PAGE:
State narcotics agent Ed Coleman asks for Dan Mathews' help in stopping a heroin distribution ring. Information from a recovering addict named Angie and from stunned honeymooners Al and Gloria Miller reveals that that the heroin is being hidden on cars belonging to guests of the exclusive Lakewood Lodge. The drug is later recovered by a pusher named Bolo. Ed Coleman and Dan Mathews apprehend Bolo and pose as lodge guests, but owner Arnold Blackwell has already learned of Bolo's arrest and has ordered the disposition of all heroin on hand. A critical break comes when Dan confronts a nervous bellhop who has obviously been assigned to remove specific cases of dried noodles from the lodge's storage facility. Written by
In order to protect the community against crime, law enforcement agencies on every level must work together. But even to a greater degree, they must count on the cooperation of the people they protect. In this case, the Highway Patrol, working with the state narcotics bureau, received invaluable aid from a bed-ridden victim.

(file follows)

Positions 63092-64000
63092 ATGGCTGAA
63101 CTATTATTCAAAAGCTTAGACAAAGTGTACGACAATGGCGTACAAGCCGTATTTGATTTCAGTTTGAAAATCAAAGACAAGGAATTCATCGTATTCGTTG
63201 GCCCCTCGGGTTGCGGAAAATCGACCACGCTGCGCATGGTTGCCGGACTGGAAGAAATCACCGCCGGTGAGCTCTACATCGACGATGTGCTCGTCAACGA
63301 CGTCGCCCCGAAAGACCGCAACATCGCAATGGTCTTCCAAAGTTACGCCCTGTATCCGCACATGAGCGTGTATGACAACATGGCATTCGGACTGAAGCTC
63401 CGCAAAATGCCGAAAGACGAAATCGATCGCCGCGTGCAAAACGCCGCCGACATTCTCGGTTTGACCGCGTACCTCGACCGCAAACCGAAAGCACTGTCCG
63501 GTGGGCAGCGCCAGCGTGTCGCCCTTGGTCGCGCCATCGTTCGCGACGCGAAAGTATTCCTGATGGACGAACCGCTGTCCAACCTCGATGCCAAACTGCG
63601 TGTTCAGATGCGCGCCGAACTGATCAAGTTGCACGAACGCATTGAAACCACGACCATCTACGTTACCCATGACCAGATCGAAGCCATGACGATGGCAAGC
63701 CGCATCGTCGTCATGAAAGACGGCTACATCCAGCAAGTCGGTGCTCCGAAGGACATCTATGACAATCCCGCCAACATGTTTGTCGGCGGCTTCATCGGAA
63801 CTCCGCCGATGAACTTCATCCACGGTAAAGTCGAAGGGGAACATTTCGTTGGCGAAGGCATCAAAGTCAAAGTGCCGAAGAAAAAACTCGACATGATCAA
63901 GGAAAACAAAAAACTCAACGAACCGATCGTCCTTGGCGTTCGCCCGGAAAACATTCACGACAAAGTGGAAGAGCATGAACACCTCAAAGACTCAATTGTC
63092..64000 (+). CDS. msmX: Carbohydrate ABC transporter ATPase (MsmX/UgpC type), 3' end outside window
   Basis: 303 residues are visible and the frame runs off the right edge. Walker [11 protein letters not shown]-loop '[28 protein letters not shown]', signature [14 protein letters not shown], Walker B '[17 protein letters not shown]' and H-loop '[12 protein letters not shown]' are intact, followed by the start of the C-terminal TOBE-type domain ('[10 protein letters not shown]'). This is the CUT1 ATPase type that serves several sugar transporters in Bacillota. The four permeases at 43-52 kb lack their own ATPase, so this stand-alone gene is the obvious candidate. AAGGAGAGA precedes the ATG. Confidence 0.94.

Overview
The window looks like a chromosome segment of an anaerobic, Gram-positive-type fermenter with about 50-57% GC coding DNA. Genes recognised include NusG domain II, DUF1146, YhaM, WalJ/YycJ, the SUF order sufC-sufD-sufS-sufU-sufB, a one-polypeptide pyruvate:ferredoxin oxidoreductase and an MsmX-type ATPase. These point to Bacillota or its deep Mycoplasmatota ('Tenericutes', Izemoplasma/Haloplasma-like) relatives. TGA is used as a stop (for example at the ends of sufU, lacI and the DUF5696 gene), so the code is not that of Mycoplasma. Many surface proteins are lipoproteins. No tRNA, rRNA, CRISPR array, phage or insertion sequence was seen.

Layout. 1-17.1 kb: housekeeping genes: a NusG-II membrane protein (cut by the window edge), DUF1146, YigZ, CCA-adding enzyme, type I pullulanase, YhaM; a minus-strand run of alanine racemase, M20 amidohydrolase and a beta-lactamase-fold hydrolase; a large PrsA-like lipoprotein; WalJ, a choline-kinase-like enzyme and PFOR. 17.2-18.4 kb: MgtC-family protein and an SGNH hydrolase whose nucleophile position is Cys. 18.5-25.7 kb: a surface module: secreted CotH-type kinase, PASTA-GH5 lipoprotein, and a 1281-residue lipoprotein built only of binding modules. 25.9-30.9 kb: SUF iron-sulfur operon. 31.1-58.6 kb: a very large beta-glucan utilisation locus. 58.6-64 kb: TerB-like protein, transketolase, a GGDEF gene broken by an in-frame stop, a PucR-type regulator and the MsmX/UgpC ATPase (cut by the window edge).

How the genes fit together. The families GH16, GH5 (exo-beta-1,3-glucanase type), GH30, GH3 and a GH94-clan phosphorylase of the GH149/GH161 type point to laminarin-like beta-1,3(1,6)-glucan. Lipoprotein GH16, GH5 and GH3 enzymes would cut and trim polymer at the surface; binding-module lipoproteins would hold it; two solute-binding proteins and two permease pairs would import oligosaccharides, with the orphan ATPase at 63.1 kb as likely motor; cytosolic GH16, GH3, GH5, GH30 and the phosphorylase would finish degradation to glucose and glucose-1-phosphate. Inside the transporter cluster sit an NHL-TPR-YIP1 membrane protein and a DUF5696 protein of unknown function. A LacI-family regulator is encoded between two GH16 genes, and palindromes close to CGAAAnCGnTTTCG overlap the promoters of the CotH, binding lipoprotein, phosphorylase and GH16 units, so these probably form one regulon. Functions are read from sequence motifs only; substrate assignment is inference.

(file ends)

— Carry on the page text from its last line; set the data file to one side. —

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A recovering heroin addict gives the feds and the Highway Patrol a tip on drug dealers. An unexpected break happens when a small packet of heroin is found in the hubcap of a newly married young couple. The couple is clearly innocent and Mathews and federal agent Al Miller set a trap for the courier who is sure to come after the hidden heroin. He does but the young man tries to capture him - and fails. The young couple had spent a few days at a resort and, pretending to be vacationers, it is there that Mathews and Miller go to investigate. This is the second mid-fifties t.v. show I've seen in the past month (the other was Decoy) dealing with illegal drugs/marijuana. Perhaps it was more a prevalent problem at this time than I had always thought. It was interesting that when Mathews was at the resort supposedly on vacation in sunny California, he wore trousers and not shorts. He did wear a Hawaiian shirt and not a suit jacket. For Mathews this might be explained by his girth but the same was true of his colleague Al Miller. Seeing this brought to mind the fact that I don't remember ever seeing my father in shorts - nor in sneakers for that matter. Except on the beach, it was rare, even in the summer, to see men in shorts (same would be true for women, of course). The very handsome fellow who played Al Miller sure looked familiar. The actor was Rhodes Reason, a name I don't recall ever seeing or hearing. His brother Rex Reason, I have heard of though.
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